The heart and soul of the Lustica Bay resort with be Centrale, a residential and entertainment centre which will provide life 12 months a year, and which can only benefit life on the peninsula. The whole complex is built in traditional Montenegrin stone village style, very authentic and with a truly exceptional attention to detail.
I could go on at length about Lustica Bay, but I am conscious not to come across as an unintentional sales outlet for Lustica Bay – even though it sells itself. You can check out the website here and one of the many official videos below. Because there is SO much more to write about what is happening in Montenegro, while Croatia shuffles those papers.
But before I go, a quick visit to the golf course in the video below. For as Croatia braces itself for a US$500 million lawsuit from an investor spurned, work is moving forward on Lustica. The driving range will be finished for this season, 4 holes by next summer and the whole Gary Player course open by 2021. One of the main challenges – water – is being resolved with a special partnership with the local Tivat authorities.
Partnership. I was surprised to learn that this 1.1 billion euro investment was 10% owned by the Montenegrin government. It makes things easier, apparently. And gets an interested state partner moving things forward.
When I got back home to snowy Varazdin, I sent a message to three friends who work in the luxury tourism business.
“Here is a scenario. You receive an enquiry from a client on his yacht at Porto Montenegro, asking you for three options in Croatia for him to take his friends to find something of the same quality. Name the three.”
Two of my friends replied with exactly the same question. Existing places in Croatia, or planned ones? Hahaha, planned ones like Nikki Beach on Hvar, now entering its 12th year of non-ownership, perhaps. My other friend was even more interesting in her reply:
“Haha. Montenegro is 2020 and Croatia is 1995.”
And – sadly – in terms of luxury tourism on the Adriatic, that is the reality. And nothing will change in Croatia, as gorgeous as She is. This is not an article to bash Croatia, my adopted home, and a place I have come to love, but if it serves as a tiny wake up call for those with the power to change things, it will have been worth it. This is also not an article to eulogise about Montenegro, far from it. Corruption has not gone away, parts of its coast are overbuilt, the infrastructure is creaking, the State employs an astonishing 90,000 of its 650,000 population.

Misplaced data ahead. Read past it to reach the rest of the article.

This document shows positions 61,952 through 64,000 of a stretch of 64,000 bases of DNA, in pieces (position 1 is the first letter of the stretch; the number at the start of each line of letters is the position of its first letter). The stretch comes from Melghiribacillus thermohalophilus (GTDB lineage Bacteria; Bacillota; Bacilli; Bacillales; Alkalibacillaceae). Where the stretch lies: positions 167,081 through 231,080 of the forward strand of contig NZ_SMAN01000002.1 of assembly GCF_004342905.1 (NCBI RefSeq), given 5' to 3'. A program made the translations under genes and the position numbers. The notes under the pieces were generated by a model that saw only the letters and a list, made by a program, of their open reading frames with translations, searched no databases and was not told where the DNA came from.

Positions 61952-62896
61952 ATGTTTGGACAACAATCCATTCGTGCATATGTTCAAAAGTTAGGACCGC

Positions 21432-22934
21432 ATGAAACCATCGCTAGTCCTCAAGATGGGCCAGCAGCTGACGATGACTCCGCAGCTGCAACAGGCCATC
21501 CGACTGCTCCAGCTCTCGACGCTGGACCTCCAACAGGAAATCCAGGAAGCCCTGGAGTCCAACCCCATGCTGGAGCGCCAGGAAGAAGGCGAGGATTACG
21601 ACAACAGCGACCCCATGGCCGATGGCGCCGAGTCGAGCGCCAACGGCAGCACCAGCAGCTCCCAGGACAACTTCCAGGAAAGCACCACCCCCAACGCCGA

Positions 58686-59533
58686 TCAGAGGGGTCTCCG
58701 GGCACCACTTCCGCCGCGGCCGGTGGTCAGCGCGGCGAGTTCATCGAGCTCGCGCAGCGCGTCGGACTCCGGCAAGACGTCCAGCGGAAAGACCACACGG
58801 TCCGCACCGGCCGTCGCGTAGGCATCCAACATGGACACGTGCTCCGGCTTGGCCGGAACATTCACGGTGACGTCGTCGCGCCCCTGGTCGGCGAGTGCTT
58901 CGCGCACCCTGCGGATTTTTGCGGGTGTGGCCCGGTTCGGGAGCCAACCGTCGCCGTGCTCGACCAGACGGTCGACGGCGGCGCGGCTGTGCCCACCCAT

I met so many people in the hospitality industry last week who were (tired) Croatian veterans. They look ten years younger, engaged, enthused, for things are actually moving. My residence permit took 20 minutes, not a week – can you imagine! said one, illustrating the difference from the daily grind in Croatia.
And while Porto Montenegro may have been a fluke – perhaps there were freak conditions allowing it to happen when papers should have been shuffled for another ten years – it is not alone. Lustica Bay dwarfs pioneering Porto Montenegro, while Portonovi is another major development about to come online in Herceg Novi.
And, just to prove this is no fluke, the international brands which are avoiding Croatia, are investing in Montenegro away from the coast. Oberoi will open its first resort in the region not on the Adriatic, but on Lake Shkadar, on the border with Albania, while Montenegro’s main ski resort town of Kolasin already boasts a Sheraton, with more on the way.
Montenegro is open for business for luxury tourism development in a way that Croatia is not – and cannot be with the current setup. You can’t blame Tito, socialism or the Serbs for that one.